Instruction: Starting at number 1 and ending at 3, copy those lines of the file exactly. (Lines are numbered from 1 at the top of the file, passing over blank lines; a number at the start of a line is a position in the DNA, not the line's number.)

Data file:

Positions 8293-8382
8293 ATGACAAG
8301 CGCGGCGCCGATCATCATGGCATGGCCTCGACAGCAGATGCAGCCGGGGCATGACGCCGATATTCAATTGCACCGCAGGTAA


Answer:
Positions 8293-8382
8293 ATGACAAG
8301 CGCGGCGCCGATCATCATGGCATGGCCTCGACAGCAGATGCAGCCGGGGCATGACGCCGATATTCAATTGCACCGCAGGTAA